[Photo found in Wikimedia commons]
Few essays illustrate with as much clarity and poignancy the miracle of the free market as the famous I, Pencil essay by Leonard Reed. It explores the cooperation of the hundreds, maybe thousands of people necessary to create a pencil. Yet, no single person alone possess the knowledge to create said pencil from beginning to end. Instead prices drive individuals to work cooperatively, to create goods, and provide services- the end product a writing utensil.
Now, the essayist is more a documentarian, and whether intentionally or not Mike Rowe has spent a good part of his adult life over the course of two shows exploring voluntary cooperation. His two shows, Dirty Jobs and Somebody’s Gotta Do It have toured the country to explore the different unique and often grimy jobs people do to make a buck. The variety is a bit stunning. Some of the jobs include worm hunters, cranberry farmers, cricket farmers, cow midwife, rice farmer, sheep herder, golf ball diver, window washer, tofu maker, charcoal maker, marble maker, coke manufacturer, skull cleaner, casino food recycler, drain maker, roughneck and so much more. Through all of this you see jobs and meet willing people that are a small part of the process hinted at in I, Pencil. Through the format provided by Mike Rowe and his crew the viewer sees the trees being cut, the mills, the factories, the processing, the packaging, and beyond. The shows constantly provide snapshots of different market segments working together to create a consumable product – glimpses of cooperation.
Throughout their journeys, Mike Rowe and his crews meet people with specialized knowledge. His questions help explore the job and his frequent incompetence (which increases the entertainment value) emphasizes the value many people bring to their respective fields. Further, he consistently finds jobs one may have never known about, but nonetheless depends on.
To be sure, there are certainly many programs that explore markets. From How It’s Made to Ice Road Truckers, job and production orientated programming is abundant. Each program highlights the miracle of the market in a similar way as the Mike Rowe programs, however, the Mike Rowe programs consistently ask the question: How did you end up in this job? Few programs explore that theme as consistently and across as broad a spectrum as Dirty Jobs and Somebody’s Gotta Do It. Mike Rowe’s catchphrase, “and this is my job” seems to indicate exactly that: that his job is to find what drives people into their respective markets.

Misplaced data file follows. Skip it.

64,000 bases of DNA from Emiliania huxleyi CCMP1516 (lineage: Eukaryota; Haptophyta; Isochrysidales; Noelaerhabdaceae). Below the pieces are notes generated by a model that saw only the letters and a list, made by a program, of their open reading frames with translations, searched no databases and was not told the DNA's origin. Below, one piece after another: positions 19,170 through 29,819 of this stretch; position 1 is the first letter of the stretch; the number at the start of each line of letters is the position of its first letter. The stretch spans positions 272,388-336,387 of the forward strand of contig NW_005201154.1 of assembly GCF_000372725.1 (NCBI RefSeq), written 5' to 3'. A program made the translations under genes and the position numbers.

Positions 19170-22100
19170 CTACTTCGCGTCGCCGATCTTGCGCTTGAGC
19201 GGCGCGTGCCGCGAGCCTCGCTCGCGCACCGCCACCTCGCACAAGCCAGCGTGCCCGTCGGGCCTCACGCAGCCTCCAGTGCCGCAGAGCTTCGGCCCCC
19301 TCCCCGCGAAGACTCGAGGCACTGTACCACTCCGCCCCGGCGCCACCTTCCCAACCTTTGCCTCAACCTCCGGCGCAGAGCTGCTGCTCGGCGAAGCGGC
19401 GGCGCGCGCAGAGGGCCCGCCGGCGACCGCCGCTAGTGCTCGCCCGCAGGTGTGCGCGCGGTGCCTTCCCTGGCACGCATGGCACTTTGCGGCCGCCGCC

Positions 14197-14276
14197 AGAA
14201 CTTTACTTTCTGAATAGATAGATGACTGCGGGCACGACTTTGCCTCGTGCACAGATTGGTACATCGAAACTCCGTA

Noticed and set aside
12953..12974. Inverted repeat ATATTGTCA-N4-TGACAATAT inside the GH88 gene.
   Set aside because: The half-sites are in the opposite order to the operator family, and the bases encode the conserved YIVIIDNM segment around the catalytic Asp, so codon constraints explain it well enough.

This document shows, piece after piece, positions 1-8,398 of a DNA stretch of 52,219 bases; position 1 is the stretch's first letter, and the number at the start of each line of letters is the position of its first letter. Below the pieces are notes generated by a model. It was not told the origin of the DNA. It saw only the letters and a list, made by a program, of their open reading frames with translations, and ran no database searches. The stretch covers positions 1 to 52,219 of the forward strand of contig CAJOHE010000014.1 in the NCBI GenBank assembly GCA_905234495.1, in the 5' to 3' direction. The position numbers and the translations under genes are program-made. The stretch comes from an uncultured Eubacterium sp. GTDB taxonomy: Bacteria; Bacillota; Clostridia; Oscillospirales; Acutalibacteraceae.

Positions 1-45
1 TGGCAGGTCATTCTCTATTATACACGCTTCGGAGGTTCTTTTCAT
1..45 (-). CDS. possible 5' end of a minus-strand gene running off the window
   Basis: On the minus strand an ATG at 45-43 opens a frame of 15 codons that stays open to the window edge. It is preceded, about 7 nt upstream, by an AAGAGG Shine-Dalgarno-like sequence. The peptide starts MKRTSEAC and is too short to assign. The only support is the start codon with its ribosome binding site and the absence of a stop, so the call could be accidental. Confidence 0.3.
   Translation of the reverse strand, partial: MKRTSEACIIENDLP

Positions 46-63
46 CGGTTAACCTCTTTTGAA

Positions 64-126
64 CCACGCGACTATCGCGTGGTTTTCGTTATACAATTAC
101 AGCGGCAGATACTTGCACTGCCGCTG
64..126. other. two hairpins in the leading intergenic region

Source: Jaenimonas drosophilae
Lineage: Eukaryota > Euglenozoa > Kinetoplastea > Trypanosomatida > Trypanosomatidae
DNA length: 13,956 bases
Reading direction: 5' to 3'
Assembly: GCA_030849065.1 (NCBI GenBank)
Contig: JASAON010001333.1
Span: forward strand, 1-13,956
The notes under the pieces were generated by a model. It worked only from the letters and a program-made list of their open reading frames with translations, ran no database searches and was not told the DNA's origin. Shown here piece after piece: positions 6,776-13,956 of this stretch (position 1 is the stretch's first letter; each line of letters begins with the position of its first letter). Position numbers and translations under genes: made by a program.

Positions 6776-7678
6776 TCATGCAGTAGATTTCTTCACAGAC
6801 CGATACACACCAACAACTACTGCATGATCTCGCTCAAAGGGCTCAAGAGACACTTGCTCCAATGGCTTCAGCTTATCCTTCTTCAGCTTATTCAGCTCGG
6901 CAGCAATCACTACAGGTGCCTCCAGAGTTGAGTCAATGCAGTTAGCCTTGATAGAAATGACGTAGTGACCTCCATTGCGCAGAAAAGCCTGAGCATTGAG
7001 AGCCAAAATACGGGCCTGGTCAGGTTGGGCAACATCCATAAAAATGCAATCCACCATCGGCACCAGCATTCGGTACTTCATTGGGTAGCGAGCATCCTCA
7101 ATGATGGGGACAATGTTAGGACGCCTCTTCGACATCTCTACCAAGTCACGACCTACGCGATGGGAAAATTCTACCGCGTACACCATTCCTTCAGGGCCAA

Now, I have never met Mike Rowe, and from what I gather he is mostly apolitical, though he is a constant advocate for skilled job creation. However, the lesson of his show is much like that of I, Pencil, which concludes:
The lesson I have to teach is this: Leave all creative energies uninhibited. Merely organize society to act in harmony with this lesson. Let society’s legal apparatus remove all obstacles the best it can. Permit these creative know-hows freely to flow. Have faith that free men and women will respond to the Invisible Hand. This faith will be confirmed. I, Pencil, seemingly simple though I am, offer the miracle of my creation as testimony that this is a practical faith, as practical as the sun, the rain, a cedar tree, the good earth.
As simple as his shows appear, as does the pencil, they offer tremendous value in demonstrating the complex miracle of markets; capturing information, incentivizing action, creating cooperation, and revealing just a portion of the invisible hand. And as the essay prompts, perhaps we should listen to the unvoiced lesson in Mike Rowe’s shows, “leave all creative energies uninhibited.” Turns out when we do just that we will be amazed at the creative outcomes.
James C. Devereaux is an attorney and freedom fanatic. He once had a dirty job repairing, remodeling and building dairy barns. He has since moved on to other fields. Questions, complaints and hysterics can be sent to email@example.com or follow him on twitter @jcdevereaux1.by